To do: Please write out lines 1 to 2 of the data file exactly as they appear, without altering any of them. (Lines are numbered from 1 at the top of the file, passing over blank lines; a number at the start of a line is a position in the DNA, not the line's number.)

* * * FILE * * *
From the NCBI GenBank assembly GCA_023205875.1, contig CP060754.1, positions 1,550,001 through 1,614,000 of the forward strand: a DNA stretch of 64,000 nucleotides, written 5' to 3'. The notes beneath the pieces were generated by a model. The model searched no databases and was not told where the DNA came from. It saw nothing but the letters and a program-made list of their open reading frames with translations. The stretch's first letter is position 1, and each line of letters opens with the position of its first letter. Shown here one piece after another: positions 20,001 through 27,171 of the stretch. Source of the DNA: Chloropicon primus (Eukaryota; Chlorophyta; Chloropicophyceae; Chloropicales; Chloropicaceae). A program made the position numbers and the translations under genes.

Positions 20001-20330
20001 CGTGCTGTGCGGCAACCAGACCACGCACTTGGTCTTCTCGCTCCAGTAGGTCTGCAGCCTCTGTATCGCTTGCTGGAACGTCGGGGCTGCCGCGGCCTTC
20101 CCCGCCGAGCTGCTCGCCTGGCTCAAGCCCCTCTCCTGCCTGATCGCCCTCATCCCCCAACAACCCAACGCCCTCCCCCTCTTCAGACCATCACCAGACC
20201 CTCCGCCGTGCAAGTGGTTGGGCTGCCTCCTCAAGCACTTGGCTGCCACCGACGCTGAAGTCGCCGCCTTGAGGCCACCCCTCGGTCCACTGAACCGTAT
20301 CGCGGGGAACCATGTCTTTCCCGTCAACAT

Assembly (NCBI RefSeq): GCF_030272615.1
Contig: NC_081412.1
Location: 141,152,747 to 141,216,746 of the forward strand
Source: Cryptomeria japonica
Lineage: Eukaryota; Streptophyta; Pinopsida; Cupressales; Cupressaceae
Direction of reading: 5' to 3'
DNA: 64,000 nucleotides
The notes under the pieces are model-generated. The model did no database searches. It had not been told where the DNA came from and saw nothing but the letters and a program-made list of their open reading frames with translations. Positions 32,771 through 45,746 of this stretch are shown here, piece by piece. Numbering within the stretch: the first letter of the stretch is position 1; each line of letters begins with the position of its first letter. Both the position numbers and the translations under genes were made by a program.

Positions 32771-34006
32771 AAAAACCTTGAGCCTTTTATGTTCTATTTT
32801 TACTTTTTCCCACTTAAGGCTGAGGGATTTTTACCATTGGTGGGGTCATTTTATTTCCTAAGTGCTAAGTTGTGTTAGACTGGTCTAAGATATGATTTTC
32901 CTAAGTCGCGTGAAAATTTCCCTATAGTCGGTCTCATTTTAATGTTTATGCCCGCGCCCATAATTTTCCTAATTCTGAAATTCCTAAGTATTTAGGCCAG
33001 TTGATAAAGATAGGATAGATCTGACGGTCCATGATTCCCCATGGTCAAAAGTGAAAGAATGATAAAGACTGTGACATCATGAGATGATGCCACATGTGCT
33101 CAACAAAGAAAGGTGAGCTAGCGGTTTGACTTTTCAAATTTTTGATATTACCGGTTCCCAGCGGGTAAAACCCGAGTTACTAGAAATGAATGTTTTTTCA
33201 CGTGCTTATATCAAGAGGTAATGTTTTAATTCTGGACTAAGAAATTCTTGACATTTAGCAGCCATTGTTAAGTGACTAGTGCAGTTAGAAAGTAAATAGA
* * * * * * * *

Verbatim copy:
From the NCBI GenBank assembly GCA_023205875.1, contig CP060754.1, positions 1,550,001 through 1,614,000 of the forward strand: a DNA stretch of 64,000 nucleotides, written 5' to 3'. The notes beneath the pieces were generated by a model. The model searched no databases and was not told where the DNA came from. It saw nothing but the letters and a program-made list of their open reading frames with translations. The stretch's first letter is position 1, and each line of letters opens with the position of its first letter. Shown here one piece after another: positions 20,001 through 27,171 of the stretch. Source of the DNA: Chloropicon primus (Eukaryota; Chlorophyta; Chloropicophyceae; Chloropicales; Chloropicaceae). A program made the position numbers and the translations under genes.

Positions 20001-20330